Ich mache dir einen Tee mit Milch.

Not a fan of tea, I frown. Nein, danke.

Okay, dann … mache ich dir Kaffee.

Could you follow that? She was saying: I’m making you a tea with milk. But when I frowned, she said: Okay, then I’m making you coffee. Literally: making for you…ich mache dir

Tell your friend: I’m making for you a torte..

Ich mache dir eine Torte.

Your elderly neighbor has come over to introduce herself. Tell her…

I’m making for you lemonade.

Ich mache Ihnen eine Limonade.

Your mom is making you a salad. When Dad calls asking if he should buy lunch, tell him, No…

Mama macht mir einen Salat.

Tell your roommate that you’re going to the bakery…

Ich gehe in die Bäckerei.

Sidenote: There is another very common way to say that phrase, using ZU. We will work with it soon. …oder zur Bäckerei

He says: I’m making you a list.

Ich mache dir eine Liste.

He’s making you an orange juice.

Er macht dir einen Orangensaft.


Great. Let’s end with some review of recent material. So…

Ask a friend: Are you giving me your key?

Gibst du mir deinen Schlüssel?

Are you giving me, or Will you give me your cell number?

Gibst du mir deine Handynummer?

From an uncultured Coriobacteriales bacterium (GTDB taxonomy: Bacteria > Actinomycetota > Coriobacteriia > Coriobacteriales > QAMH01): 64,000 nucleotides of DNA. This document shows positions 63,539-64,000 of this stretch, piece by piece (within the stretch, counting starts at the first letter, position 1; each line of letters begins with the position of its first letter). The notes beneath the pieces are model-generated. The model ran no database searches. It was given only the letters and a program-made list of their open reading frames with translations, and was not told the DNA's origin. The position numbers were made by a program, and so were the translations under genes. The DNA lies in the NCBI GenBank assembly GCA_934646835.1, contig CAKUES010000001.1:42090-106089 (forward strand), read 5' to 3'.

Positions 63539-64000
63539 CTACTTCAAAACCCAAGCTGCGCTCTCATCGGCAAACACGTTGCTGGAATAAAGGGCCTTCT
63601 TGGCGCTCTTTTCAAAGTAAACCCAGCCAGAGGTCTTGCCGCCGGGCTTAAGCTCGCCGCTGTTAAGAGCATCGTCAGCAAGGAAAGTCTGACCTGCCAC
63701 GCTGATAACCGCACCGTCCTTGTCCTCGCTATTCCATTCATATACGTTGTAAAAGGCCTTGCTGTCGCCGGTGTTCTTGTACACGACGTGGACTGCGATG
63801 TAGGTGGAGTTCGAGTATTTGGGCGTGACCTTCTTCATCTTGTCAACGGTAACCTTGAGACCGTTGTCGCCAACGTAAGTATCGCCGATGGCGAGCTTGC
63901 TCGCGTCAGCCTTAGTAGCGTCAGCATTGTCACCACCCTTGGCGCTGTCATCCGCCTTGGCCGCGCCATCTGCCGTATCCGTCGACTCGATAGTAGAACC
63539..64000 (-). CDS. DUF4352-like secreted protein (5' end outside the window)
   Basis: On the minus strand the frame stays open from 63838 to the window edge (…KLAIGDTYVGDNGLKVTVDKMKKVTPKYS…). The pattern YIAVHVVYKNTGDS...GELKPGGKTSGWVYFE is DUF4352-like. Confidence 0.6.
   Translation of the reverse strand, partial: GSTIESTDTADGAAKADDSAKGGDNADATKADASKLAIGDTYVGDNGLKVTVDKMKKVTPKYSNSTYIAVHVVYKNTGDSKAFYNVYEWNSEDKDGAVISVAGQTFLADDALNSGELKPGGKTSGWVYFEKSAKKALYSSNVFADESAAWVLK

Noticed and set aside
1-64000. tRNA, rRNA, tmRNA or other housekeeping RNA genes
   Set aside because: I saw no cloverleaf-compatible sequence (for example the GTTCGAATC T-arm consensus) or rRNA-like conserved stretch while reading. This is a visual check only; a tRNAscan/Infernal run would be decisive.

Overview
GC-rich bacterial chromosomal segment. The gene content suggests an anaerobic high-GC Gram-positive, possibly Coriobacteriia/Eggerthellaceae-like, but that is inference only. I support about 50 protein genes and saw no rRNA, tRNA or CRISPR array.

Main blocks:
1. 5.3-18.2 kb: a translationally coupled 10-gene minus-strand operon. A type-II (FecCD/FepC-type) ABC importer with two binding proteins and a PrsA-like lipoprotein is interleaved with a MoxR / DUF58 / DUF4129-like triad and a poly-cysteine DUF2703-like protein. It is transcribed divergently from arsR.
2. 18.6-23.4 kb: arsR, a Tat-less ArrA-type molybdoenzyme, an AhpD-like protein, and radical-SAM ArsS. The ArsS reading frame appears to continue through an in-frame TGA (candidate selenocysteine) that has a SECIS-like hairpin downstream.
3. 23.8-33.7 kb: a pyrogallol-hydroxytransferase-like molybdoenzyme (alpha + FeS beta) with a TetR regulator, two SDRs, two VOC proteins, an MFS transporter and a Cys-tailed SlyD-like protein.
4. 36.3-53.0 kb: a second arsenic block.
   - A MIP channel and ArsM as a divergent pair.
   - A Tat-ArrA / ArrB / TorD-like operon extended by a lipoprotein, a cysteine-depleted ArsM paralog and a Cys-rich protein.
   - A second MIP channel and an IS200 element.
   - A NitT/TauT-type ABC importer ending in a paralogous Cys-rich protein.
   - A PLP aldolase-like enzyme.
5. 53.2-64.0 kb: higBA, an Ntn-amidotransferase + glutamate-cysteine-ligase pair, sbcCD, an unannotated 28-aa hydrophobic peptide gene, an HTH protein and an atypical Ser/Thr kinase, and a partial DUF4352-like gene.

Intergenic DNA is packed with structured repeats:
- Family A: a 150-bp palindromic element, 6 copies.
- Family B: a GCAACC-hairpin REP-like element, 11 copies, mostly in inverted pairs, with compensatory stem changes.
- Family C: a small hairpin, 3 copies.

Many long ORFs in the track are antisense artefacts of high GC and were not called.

Are you giving me a bike?

Gibst du mir ein Fahrrad?

Your son is looking for his towel. Tell him…

Your towel is in the bathroom.

Dein Handtuch ist im Badezimmer.

So he goes in there to look for it. He reaches for the light switch…(SFX click click)

How does he say: Mama, the lamp in the bathroom is broken!

Mama, die Lampe im Badezimmer ist kaputt!

Tell the salesperson…My friend needs a new wash-basin.

Mein Freund braucht ein neues Waschbecken.

His brother works in a pub.

Sein Bruder arbeitet in einer Kneipe.

In someone’s home, and needing to wash your hands. What might you ask?

Wo ist das Badezimmer?

In their bathroom they have a beautiful picture of the snowcapped Alps. What might you say?

Was für ein schönes Bild!

Two kids are comparing what they have in their rooms. One says…

I have a mirror.

Ich habe einen Spiegel.

Me, too.

Ich auch.

I have a beautiful rug.

Ich habe einen schönen Teppich.

Me, too.

Ich auch.

Cool, isn’t it?

Cool, oder?

Alright. See you next lesson.

Lesson PDF Download – Right click on PDF Icon – Save Link As…

Leave a Comment

Your email address will not be published. Required fields are marked *

Scroll to Top